The warrant was made public Monday, when DreamHost announced its plans to challenge the government in court. The DoJ declined to comment. A hearing is scheduled for Friday.
The government has aggressively prosecuted activists arrested during the January 20 protests in Washington DC. In April, the US attorney’s office in Washington DC filed a single indictment charging more than 217 people with identical crimes, including felony rioting.
Ghazarian said that DreamHost provided the government with “limited customer information about the owner of the website” when it first received a grand jury subpoena a week after the protests occurred. But the government came back in July with the much broader search warrant.
“We’re a gatekeeper between the government and tens of thousands of people who visited the website,” said Ghazarian. “We want to keep them protected.”
The Electronic Frontier Foundation, which has been advising DreamHost, characterized the warrant as “unconstitutional” and “a fishing expedition”.
“I can’t conceive of a legitimate justification other than casting your net as broadly as possible to justify millions of user logs,” senior staff attorney Mark Rumold told the Guardian.
Logs of IP addresses don’t uniquely identify users, but they link back to specific physical addresses if no digital tools are used to mask it.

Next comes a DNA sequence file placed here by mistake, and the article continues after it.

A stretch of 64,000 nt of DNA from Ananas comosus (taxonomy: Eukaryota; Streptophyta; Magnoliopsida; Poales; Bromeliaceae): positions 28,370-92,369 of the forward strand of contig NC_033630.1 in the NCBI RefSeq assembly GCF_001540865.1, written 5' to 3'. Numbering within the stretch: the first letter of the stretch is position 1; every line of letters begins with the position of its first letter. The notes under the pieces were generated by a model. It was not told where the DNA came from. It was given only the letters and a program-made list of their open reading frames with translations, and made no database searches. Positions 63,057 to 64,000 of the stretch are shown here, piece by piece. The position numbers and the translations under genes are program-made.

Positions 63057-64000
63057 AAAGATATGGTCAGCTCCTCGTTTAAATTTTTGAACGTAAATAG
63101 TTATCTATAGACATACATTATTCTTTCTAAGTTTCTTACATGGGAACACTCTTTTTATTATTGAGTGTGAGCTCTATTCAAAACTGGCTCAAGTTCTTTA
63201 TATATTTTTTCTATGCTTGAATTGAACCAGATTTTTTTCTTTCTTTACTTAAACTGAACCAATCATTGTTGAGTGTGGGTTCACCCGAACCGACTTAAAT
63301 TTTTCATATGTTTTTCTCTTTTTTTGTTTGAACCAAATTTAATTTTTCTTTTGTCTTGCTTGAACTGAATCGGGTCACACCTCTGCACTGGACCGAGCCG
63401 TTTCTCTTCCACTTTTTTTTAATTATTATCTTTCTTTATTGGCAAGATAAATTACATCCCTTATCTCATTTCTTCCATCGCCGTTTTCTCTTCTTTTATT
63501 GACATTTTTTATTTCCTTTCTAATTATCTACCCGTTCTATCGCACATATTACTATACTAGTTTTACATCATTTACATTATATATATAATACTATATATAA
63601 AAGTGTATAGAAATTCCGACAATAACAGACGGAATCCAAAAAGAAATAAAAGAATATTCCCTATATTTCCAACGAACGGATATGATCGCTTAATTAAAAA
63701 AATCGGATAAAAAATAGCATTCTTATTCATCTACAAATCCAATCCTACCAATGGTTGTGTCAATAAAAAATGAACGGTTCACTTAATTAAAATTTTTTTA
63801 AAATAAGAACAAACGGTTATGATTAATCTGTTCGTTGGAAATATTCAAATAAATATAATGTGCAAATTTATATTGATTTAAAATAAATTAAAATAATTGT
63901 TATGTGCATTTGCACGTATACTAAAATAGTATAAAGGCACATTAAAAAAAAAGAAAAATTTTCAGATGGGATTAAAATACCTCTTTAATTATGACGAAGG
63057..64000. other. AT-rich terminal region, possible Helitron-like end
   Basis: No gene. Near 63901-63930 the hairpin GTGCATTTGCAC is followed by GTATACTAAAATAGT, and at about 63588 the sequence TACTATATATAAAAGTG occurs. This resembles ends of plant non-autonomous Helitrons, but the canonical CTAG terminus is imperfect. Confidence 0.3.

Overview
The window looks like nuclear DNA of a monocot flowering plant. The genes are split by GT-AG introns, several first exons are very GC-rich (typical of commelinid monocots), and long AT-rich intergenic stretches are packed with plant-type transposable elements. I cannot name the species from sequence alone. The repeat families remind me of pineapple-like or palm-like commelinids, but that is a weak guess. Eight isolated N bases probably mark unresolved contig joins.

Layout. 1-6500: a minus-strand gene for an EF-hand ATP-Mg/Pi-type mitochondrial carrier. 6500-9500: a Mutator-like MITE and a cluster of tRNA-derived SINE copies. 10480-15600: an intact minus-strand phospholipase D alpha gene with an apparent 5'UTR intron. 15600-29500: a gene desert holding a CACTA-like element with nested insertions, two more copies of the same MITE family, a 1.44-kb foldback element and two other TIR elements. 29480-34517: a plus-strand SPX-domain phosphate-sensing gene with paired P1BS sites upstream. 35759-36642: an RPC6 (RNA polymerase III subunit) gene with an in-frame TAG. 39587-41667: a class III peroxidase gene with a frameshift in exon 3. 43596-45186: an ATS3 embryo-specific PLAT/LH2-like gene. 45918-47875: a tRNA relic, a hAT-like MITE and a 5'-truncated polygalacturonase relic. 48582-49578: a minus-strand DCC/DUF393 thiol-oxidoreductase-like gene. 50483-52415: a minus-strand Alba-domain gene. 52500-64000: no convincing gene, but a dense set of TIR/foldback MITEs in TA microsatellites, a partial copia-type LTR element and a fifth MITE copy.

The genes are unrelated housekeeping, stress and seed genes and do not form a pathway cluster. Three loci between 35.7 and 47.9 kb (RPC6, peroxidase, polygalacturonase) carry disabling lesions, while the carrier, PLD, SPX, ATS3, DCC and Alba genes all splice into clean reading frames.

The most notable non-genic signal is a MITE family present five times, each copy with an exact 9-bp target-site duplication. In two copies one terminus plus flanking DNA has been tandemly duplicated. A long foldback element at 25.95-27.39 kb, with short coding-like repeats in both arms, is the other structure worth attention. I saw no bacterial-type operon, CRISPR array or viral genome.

“What they would be getting is a list of everyone who has ever been interested in attending these protests or seeing what was going on at the protests and that’s the troubling aspect. It’s a short step after you have the list to connect the IP address to someone’s identity,” he said.
Wide-reaching warrants for user data are sometimes issued when the content of a site is illegal such as pirated movies or child sexual abuse imagery, but speech is rarely prohibited.
“This [the website] is pure first amendment advocacy – the type of advocacy the first amendment was designed to protect and promote,” Rumold added. “Frankly I’m glad DreamHost is pushing back on it.”
It’s not the first time that the US government has sought to unmask people protesting against Trump or his policies.
In March this year, Customs and Border Protection (CBP), a division of the Homeland Security Department, ordered Twitter to hand over the phone number, mailing addresses and IP addresses associated with @ALT_USCIS, an account that purported to convey the views of dissenters within the government.
The account, whose username is a reference to the US Citizenship and Immigration Services, is one of dozens of alternative Twitter accounts established after Trump was inaugurated. The unverified accounts claimed to provide an uncensored view of civil servants who disagreed with Trump’s policies.
To protect the identity of the person running the account, Twitter launched a lawsuit against the Trump administration, arguing that it would have “a grave chilling effect on the speech of that account in particular and the many other ‘alternative agency’ accounts that have been created to voice dissent to government policies”.
After public outcry over the administration’s overreach, CBP dropped the request.
The whole world was shocked by the rise Donald Trump, but there was one man who had been plotting it for years: Roger Stone. Diving deep into the mind of the master manipulator, Get Me Roger Stone provides a raw perspective on the transformation of American politics. Now Streaming on Netflix.
Published on Aug 17, 2017